And did I mention that the book actually is cheery despite being about Janet Reno, Louis Freeh, and other such gag-inducing personages, not to mention boatloads of some of the dumbest, most wasteful bureaucrats you’d ever want to avoid?
Sample chapter titles give the idea: “Chasing USDA with a Pitchfork,” “Conspiring Against the Clinton Administration,” and “Flummoxing the FBI.”
Jim didn’t take the usual course to becoming a wonk. (May I call you a wonk, Jim?) He didn’t graduate from the Ivy League. In fact, he didn’t graduate from anywhere; he dropped out. He didn’t arise from an intellectual urban environment but from the rural South. He made his way to D.C. not via scholarships, internships, or political connections, but by hitchhiking and working on road gangs and bumming around Europe.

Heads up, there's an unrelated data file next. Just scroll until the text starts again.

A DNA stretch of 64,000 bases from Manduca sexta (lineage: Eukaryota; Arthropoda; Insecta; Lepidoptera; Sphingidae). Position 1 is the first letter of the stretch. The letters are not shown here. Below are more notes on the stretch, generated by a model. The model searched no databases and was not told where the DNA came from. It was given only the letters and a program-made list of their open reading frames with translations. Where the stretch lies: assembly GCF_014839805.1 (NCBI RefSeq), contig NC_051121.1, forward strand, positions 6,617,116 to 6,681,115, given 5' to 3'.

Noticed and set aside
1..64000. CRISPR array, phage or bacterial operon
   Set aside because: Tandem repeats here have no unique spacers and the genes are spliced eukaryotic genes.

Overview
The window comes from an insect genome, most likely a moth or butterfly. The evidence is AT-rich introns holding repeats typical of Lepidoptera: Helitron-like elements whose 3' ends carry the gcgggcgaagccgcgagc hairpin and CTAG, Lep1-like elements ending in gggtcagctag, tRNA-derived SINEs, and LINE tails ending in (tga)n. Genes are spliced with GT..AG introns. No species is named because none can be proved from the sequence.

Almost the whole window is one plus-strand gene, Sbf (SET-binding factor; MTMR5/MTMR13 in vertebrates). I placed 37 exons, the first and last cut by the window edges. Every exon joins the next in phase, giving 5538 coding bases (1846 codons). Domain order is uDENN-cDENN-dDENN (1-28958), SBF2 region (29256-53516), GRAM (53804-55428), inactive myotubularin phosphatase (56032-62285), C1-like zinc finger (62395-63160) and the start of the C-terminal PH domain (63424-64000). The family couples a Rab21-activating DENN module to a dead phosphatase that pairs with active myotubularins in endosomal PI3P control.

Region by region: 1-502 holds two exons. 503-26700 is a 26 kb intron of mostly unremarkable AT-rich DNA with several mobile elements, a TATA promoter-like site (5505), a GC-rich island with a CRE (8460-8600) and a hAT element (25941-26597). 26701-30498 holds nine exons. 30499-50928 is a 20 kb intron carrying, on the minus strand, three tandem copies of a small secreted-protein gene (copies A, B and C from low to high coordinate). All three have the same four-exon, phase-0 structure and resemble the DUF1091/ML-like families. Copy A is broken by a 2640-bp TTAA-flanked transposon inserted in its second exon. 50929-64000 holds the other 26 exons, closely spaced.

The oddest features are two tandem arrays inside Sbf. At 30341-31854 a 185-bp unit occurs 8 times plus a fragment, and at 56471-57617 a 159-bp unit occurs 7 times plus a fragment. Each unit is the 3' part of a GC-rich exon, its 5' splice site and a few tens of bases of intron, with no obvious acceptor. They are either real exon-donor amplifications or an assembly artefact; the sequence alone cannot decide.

Still … somehow (it had to do with the Great Books) he made it to Washington, where he promptly began bedeviling Authoritah.
Thing is, even when his words make you mad, he’s usually also making you laugh. Or at least grin a little. Some randomly selected snips from Public Policy Hooligan
Politicians were perennially whining that the U.S. was being victimized by its free trade policies. I searched high and low and could not detect “free trade.” But I did find the two hefty volumes of the U.S. Tariff Code, with specific tariffs for 8,753 different products.
During the Clinton presidency, I was blamed for the Oklahoma City bombing, farm bankruptcies, union-busting, factory shutdowns, creeping cynicism, and negative stereotypes of Grateful Dead fans.